Randolph, Mass. — In 2017, May Institute further advanced its reputation for excellence in the field of applied behavior analysis (ABA), adding four national experts to its clinical leadership team, and sharing its expertise in ABA on a global level.
It was also a year in which the organization was ranked #17 on The Commonwealth Institute’s list of Top 100 Women-led Businesses in Massachusetts, up from #26 the previous year.
May Institute served 3,278 individuals and families in fiscal year 2017 through its 144 programs and sites across the country. More than 82,000 students in 162 schools were impacted through May Institute’s Positive Behavioral Interventions and Supports (PBIS) systems-wide change initiative. Our staff also trained 340 public school educators.
In 2017, Ivy Chong, Ph.D., BCBA-D; Sarah Frampton, M.A., BCBA; Richard B. Graff, Ph.D., LABA, BCBA-D; and Alice Shillingsburg, Ph.D., BCBA-D – all highly esteemed experts in ABA – joined the organization, adding further breadth and depth to a roster of clinical experts that includes 35 doctoral-level staff and more than 80 behavior analysts.
“May Institute remains committed to maintaining the highest standards of clinical excellence, identifying underserved and at-risk populations impacted by autism, and bringing evidence-based services to the point of need,” said President and CEO Lauren C. Solotar, Ph.D., ABPP. “Following the clear direction outlined in our newly launched, five-year strategic plan, we continue to expand the reach of our services. This includes working with the U.S. State Department and the government of Oman to help that country more effectively respond to what it calls ‘a tsunami’ of potential autism diagnoses.”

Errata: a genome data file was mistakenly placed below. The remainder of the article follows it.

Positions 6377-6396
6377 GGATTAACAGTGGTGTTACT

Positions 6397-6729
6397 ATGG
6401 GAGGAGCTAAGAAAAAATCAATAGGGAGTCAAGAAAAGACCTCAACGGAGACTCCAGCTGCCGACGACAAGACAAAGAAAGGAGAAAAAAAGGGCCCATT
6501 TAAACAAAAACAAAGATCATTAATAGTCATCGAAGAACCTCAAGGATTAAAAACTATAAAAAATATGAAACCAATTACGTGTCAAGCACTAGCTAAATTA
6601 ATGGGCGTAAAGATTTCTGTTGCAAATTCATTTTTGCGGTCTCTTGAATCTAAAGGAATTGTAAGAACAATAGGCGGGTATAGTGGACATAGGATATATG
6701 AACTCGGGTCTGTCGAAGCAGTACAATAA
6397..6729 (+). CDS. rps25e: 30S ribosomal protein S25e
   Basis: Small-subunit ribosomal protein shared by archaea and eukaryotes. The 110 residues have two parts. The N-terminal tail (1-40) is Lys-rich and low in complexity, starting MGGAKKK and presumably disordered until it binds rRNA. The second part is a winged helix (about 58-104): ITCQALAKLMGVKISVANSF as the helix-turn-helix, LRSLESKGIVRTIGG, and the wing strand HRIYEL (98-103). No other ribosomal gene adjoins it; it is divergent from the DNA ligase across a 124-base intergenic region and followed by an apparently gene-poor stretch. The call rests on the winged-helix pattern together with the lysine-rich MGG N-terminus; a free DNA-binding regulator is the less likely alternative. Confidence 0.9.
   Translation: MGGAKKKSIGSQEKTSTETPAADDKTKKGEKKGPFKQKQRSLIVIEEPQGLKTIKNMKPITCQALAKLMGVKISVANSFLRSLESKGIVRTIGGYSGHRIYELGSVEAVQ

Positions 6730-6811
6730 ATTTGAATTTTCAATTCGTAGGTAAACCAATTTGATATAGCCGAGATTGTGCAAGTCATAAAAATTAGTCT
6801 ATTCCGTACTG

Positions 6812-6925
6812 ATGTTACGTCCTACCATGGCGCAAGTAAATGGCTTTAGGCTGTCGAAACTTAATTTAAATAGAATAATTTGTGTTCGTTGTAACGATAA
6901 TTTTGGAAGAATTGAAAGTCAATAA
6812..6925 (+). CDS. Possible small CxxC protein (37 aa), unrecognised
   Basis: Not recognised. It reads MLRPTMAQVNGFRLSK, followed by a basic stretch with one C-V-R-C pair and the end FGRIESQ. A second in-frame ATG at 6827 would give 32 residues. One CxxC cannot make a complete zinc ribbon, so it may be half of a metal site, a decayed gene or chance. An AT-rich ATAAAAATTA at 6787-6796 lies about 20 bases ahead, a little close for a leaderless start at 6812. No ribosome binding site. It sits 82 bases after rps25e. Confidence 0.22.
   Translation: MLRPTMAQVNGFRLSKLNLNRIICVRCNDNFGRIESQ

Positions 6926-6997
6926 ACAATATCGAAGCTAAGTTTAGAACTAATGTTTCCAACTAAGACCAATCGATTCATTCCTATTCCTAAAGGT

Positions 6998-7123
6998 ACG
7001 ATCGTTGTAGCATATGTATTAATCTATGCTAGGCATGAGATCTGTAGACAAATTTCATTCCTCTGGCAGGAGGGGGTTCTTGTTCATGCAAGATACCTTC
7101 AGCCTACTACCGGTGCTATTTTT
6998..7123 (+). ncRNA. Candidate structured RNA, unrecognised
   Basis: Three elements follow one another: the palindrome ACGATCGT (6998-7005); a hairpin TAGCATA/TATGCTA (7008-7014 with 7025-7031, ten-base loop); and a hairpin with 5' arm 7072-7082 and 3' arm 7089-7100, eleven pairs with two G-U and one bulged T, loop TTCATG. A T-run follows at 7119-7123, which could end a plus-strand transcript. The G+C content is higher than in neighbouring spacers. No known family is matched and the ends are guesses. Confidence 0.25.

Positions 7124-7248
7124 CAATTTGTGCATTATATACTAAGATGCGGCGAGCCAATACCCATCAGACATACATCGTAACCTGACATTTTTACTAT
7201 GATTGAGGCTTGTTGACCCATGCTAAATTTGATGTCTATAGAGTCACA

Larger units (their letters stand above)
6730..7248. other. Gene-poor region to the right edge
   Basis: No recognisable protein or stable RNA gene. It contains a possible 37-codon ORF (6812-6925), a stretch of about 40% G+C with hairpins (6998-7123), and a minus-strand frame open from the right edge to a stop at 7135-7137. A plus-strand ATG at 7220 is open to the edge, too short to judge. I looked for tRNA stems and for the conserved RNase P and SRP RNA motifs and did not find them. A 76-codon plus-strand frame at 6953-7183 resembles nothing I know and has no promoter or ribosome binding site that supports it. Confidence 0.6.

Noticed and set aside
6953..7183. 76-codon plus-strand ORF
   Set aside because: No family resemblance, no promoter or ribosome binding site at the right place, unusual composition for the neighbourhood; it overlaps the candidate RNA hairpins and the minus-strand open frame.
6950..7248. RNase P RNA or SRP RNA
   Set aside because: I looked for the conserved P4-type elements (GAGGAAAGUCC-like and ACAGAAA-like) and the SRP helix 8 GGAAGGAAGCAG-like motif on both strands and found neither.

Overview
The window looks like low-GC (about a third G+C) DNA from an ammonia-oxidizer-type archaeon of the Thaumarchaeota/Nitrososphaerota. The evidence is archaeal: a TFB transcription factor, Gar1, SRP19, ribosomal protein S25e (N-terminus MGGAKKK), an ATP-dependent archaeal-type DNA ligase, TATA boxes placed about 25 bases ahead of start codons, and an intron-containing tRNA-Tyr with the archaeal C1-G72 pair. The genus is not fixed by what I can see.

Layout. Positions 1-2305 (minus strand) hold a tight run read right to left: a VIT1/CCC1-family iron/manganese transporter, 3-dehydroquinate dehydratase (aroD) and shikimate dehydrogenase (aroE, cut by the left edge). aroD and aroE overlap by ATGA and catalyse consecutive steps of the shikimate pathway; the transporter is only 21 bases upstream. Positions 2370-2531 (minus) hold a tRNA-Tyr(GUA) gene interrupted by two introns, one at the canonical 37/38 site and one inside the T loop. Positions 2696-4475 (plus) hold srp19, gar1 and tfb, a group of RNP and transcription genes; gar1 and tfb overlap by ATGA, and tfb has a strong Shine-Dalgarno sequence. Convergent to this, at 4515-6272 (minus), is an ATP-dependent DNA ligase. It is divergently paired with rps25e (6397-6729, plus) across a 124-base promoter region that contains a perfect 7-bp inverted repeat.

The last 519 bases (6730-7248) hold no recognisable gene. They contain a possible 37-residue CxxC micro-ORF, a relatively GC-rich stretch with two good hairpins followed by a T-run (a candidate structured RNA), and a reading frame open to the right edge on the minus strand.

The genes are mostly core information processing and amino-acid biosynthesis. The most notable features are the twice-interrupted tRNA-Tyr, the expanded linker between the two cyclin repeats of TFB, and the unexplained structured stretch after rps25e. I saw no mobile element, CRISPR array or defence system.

In addition to providing consultation and trainings about autism and ABA for colleagues in Oman and other countries, May Institute recently entered into a memorandum of understanding to explore the development and operation of a school for children with autism in the United Arab Emirates.
Other memorable milestones for the organization in 2017 included the expansion and relocation of two of its special education schools for children with autism and other developmental disabilities in Massachusetts.
Diversity and inclusion continued to be a strong focus for the organization. In addition to being named one of the top 20 women-led businesses in Massachusetts, May Institute elected Mary Lou Maloney, a pioneer in deinstitutionalization and lifelong advocate for individuals with disabilities, as the first woman to serve as chairperson of the Board of Trustees. With the addition of Joan Goldberg, J.D., women now account for half of the total Board membership.
Other achievements of fiscal year 2017:
- Increased annual revenue to $123.1M
- Earned three-year accreditations from the Commission on Accreditation of Rehabilitation Facilities (CARF) for home and school consultation, and adult services
- Raised $815,411 through gifts from individuals, corporations, foundations, and community partners; 90 donors helped fund a splash pad for the May Center School in Randolph
- Provided diversity and inclusion training to nearly 800 employees
- Launched a five-year strategic plan with the goal of becoming the premier global leader in providing innovative applied behavior analysis services to individuals with autism spectrum disorder and neurobehavioral disorders across the lifespan
- Recognition of May Institute’s Shared Living Program participants with a 2017 Community Living Recognition Award at the 24th Annual Shared Living and Adult Family Care Conference
- Earned first place awards for its 60th Anniversary Year Annual Report from both the New England Society for Healthcare Communications and the Publicity Club of New England